Micropalaeontological dissection of the Shu’aiba Reservoir, Saudi Arabia
Published:January 01, 2005
Determination of the depositional architecture of carbonate hydrocarbon reservoirs is a necessary prerequisite for pre- and syn-development modelling and simulation. Such reservoirs are typically too thin for internal bedding geometries to be confidently determined from seismic and wireline log evidence, and this aim is best achieved by integrated palaeontological and sedimentological studies. Of these, micropalaeontological analysis and biofacies interpretation of closely spaced core samples can reveal cryptic, high-frequency depositional cycles and three-dimensional palaeoenvironmental information.
In Saudi Arabia, the Shu’aiba Formation is the main reservoir in the Shaybah field, and has been subdivided into a number of biofacies (ShBf-1 to ShBf-10) within four main depositional units, of which the lower unit (Sh1) is regionally extensive, moderately deep marine and of non-reservoir significance. A thicker second unit (Sh2) displays significant lateral and vertical differentiation of a rudist-rimmed shallow carbonate platform in which discrete lagoonal, rudist bank complex and fore-bank biofacies have been determined. Deep platform sediments characterize the uppermost stacked unit (Sh3) of the main buildup, and are of early Aptian age. Flank carbonates onlap the former three units and are assigned a late Aptian age (Sh4).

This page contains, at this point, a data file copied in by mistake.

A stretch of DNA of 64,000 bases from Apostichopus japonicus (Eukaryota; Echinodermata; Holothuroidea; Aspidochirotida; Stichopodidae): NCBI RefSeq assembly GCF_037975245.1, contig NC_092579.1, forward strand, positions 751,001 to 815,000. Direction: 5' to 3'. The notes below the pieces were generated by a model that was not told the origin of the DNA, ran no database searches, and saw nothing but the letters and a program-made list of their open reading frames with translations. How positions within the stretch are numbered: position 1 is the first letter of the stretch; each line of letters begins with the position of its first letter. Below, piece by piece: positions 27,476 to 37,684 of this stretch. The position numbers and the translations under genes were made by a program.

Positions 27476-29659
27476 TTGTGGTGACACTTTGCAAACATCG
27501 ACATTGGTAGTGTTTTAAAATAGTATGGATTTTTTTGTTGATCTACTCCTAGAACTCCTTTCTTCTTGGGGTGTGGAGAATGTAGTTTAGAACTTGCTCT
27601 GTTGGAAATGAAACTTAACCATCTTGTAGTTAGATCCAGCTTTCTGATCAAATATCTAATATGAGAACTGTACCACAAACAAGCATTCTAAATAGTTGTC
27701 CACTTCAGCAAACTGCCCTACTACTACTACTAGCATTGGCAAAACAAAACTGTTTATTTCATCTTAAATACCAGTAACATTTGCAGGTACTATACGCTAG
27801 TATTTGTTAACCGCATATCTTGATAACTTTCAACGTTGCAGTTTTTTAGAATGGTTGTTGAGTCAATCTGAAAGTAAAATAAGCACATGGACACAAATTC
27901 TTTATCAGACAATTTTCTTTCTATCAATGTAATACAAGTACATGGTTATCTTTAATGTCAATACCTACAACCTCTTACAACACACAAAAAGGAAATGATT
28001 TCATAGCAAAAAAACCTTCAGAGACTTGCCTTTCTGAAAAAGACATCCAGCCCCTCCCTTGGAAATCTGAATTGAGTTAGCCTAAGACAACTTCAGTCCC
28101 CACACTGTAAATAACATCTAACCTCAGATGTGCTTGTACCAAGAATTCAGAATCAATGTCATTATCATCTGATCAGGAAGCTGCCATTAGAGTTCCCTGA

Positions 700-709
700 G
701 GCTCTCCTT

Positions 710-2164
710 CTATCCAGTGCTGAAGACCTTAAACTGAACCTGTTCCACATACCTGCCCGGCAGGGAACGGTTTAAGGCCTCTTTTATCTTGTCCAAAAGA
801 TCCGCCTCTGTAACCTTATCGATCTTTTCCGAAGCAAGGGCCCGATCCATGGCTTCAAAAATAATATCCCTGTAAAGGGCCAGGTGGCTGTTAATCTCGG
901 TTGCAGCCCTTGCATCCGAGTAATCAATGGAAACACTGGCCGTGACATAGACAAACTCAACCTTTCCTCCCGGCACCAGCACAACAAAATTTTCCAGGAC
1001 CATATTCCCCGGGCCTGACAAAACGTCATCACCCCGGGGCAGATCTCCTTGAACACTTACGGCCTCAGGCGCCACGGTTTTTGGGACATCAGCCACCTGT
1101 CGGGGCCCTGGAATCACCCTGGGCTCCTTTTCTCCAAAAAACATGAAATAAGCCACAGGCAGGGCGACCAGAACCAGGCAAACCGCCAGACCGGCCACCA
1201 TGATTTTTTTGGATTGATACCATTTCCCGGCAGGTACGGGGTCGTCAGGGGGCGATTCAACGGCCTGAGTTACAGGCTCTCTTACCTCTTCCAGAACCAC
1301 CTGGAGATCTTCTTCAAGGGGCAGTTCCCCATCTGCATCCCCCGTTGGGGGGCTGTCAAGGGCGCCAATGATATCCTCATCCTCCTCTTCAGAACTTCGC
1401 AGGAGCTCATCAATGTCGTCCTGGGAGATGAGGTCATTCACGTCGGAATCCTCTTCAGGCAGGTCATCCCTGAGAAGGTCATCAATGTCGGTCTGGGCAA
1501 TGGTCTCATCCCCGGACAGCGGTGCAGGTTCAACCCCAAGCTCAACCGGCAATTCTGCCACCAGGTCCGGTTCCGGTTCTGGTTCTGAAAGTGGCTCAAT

This fully integrated palaeontological approach to over 50 cored wells from the Shaybah Field has significantly provided a detailed stratigraphic and palaeoenvironmental interpretation that is currently being used to successfully develop this field with 14 billion barrels of crude oil and 25 trillion cubic feet of gas in place. A satisfactory sequence stratigraphic interpretation of the Shu’aiba Formation at Shaybah remains elusive, as neither detailed seismic evidence nor correlatively valuable wireline logs are available.
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Recent Developments in Applied Biostratigraphy
In recent years the application of biostratigraphy to hydrocarbon exploration and development has become increasingly important both scientifically and economically. The demand for higher stratigraphical resolution in field development studies has resulted in the utilization of new approaches. However, in under-explored areas with little reliable primary biostratigraphical data, conventional methods using relatively coarse biozonations still have relevance. The aim of this volume is to encourage an exchange of ideas and to seed new research initiatives particularly within integrated multidisciplinary teams. The papers are divided into four main themes which cover a broad range of modern applications of biostratigraphy. The first three themes are: UK North Sea field development; outcrop analogues; and international exploration and development. The final section discusses new methodologies, such as the application of correspondence analysis and multivariate correlation of wells, and palynological processing techniques applicable to the wellsite.